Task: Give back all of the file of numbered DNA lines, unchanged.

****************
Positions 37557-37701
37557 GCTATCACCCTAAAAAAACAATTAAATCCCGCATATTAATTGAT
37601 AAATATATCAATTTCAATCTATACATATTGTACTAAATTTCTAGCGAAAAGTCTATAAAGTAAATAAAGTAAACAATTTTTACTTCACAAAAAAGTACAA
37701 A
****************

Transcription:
Positions 37557-37701
37557 GCTATCACCCTAAAAAAACAATTAAATCCCGCATATTAATTGAT
37601 AAATATATCAATTTCAATCTATACATATTGTACTAAATTTCTAGCGAAAAGTCTATAAAGTAAATAAAGTAAACAATTTTTACTTCACAAAAAAGTACAA
37701 A